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England World Cup exit: Martin Tyler blames lack of tournament mentality

Martin Tyler - Martin Tyler Posted 23rd June 2014 view comments

With England’s demise confirmed on Friday here there has been much soul-searching over here about the reasons behind the early exit.

You will all have your own views on what is a complex problem. My main contribution to the debate, as someone very fortunate to be at these international occasions, is that England are not able to build a tournament mentality.

Henderson (right): Has handled himself well after experiences at youth level

Henderson (right): Has handled himself well after experiences at youth level

The Under-17 squad under the wisdom of John Peacock have just been crowned European champions for the second time in four years. But after that age group anything other than a senior competition seems to be a nuisance, particularly to the clubs and sometimes even to the players. The worry for both parties is weariness at the end of a long domestic season.

Recent England Under-21 and Under-20 squads have been decimated by withdrawals and the chance to build a winning mentality at a younger age is gone. It is not enough to turn up at World Cup with a group of good players however scientific the preparation.

You have to be tournament tough. You have to know how to live outside your comfort zone. You have to deal with downtime in a foreign country when your football colleagues become your only friends and family for several weeks.

Football has become more assessed individually. The clubs and the players’ own agents create superstars because they can cash in on their marketability. The win-or–lose–we’re-on-the-booze mentality has rightly long gone but togetherness is such a key to success in the game I wonder if it has gone a bit too far the other way.

If England players were regularly appearing at tournaments while they were developing, going away for the big prize would not seem so daunting. Jordan Henderson is a case in point. He always turned up for the Under-21s even after he had won senior caps. Amidst the disappointments here he has handled himself very well on and off the pitch thanks to those earlier experiences.

The FA cannot force the players to go to the lesser tournaments, but letting the refuseniks know that in withdrawing they are seriously damaging their senior chances is well within their power.


Since my last report I have had the joy of commentating on Germany against Ghana and the challenge of making the most of Belgium versus Russia, a tough broadcasting debut in the Maracana.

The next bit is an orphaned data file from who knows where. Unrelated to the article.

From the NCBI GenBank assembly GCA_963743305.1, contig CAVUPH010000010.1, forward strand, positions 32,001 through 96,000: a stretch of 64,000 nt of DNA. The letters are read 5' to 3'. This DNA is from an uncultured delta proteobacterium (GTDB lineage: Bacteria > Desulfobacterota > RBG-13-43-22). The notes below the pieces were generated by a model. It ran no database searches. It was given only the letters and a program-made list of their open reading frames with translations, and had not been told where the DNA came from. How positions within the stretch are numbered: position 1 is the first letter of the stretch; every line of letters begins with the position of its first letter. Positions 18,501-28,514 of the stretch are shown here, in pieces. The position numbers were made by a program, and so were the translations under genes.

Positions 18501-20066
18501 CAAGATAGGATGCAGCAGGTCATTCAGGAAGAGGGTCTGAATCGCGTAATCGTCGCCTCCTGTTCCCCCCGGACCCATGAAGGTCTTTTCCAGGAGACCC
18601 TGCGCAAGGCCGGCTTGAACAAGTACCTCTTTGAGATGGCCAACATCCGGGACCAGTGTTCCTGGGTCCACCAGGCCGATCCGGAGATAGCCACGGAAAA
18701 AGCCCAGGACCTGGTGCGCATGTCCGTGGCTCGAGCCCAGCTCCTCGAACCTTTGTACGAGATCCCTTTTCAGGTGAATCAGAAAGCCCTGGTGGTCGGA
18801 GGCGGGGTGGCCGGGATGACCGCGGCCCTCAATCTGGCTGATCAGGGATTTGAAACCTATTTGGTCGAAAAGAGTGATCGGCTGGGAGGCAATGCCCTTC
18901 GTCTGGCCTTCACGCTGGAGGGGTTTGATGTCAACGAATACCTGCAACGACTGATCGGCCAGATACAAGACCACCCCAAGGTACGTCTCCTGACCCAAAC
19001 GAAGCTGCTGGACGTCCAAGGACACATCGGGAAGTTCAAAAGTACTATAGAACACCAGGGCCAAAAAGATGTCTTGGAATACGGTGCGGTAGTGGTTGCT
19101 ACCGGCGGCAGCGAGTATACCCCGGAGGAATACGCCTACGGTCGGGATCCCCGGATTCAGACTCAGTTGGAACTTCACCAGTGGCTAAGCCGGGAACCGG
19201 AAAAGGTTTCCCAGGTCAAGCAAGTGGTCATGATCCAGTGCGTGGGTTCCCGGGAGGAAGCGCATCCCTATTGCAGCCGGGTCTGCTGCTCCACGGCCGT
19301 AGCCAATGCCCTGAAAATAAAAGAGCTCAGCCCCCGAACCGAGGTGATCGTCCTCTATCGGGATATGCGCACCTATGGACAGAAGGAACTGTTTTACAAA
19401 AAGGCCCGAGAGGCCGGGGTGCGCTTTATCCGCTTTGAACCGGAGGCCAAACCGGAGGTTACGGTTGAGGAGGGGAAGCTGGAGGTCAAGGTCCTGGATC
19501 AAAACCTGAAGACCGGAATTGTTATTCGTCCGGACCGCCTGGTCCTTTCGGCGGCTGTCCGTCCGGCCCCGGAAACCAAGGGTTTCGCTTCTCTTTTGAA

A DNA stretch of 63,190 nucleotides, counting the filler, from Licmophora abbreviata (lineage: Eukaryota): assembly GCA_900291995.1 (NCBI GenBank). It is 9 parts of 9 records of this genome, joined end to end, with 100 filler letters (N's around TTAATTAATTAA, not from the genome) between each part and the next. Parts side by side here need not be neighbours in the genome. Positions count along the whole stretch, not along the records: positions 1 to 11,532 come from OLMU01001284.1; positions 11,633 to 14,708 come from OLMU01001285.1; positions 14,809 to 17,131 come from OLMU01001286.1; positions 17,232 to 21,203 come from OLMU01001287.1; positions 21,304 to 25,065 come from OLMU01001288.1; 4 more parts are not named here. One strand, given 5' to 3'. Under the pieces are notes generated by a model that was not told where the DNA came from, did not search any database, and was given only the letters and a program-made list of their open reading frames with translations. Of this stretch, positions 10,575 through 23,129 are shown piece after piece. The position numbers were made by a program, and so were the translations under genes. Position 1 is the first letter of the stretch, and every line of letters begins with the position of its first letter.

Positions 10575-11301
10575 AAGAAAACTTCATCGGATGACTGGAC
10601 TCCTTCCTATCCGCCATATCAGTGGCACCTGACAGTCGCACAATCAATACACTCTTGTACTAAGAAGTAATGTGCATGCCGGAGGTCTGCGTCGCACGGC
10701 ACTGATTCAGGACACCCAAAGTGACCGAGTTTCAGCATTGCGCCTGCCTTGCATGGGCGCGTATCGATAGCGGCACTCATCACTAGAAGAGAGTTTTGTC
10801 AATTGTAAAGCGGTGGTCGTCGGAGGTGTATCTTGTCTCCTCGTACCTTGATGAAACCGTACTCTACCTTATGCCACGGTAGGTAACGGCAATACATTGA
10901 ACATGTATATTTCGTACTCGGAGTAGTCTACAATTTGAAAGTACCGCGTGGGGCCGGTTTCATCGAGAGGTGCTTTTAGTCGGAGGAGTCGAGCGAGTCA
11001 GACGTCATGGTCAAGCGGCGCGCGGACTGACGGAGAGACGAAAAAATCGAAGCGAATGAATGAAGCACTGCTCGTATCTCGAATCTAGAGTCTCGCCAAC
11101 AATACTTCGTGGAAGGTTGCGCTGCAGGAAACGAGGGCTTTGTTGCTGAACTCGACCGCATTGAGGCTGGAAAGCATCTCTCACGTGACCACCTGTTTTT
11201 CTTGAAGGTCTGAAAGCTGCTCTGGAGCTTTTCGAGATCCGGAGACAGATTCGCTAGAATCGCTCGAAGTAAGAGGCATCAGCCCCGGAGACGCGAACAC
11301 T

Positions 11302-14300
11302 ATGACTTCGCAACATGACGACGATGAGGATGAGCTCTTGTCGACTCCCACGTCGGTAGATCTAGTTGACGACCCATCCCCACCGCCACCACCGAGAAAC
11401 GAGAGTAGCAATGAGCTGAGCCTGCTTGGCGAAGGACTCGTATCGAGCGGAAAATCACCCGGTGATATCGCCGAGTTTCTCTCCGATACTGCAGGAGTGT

After the many Liverpool connections in the England-Uruguay game, it has been more about Chelsea this time. Christian Atsu excelled for Ghana. He was signed by Chelsea from Porto but immediately loaned out to Vitesse Arnhem. He is a Raheem Sterling type with a slightly sturdier build.

Also still awaiting his Chelsea debut after a longer time under contract at Stamford Bridge is Belgium’s very special goalkeeper Thibaut Courtois. You will remember he helped La Liga winners Atletico Madrid knock the Blues out of the Champions League semi-final. He kept another clean sheet for his country as they qualified for the last 16 with a game to spare, though Fabio Capello’s Russia did not extend him too often.

Eden Hazard still does not quite look the player he is in the Premier League but he did very well to set up the late winner for Divock Origi. The 19-year-old had replaced another Chelsea employee Romelu Lukaku who looked less than enchanted at the change.

Origi had been called up into the senior squad on the recommendation of Belgium’s youth coaches when the injury to Christian Benteke led to a vacancy for a striker. His dad played for Kenya but Davock was born in Ostend. He could soon be taking the ferry to the Premier League.

On the London theme Marc Wilmots might have created a trivia question with his three changes from Belgium’s opening game. He dropped three players from the same club, the Tottenham trio of Jan Vertonghen, Moussa Dembele and Nacer Chadli.

Next stop for me is Belo Horizonte, always associated by my generation with one of England’s worst World Cup defeats, a 1-0 loss to a USA team much weaker than today in the first Brazil World Cup of 1950.

It was a massive shock. The story goes that one newspaper thought the scoreline was a misprint and gave it as 10-1 to England, a more expected result.

I guess it is an appropriate setting for England to bow out 64 years later.

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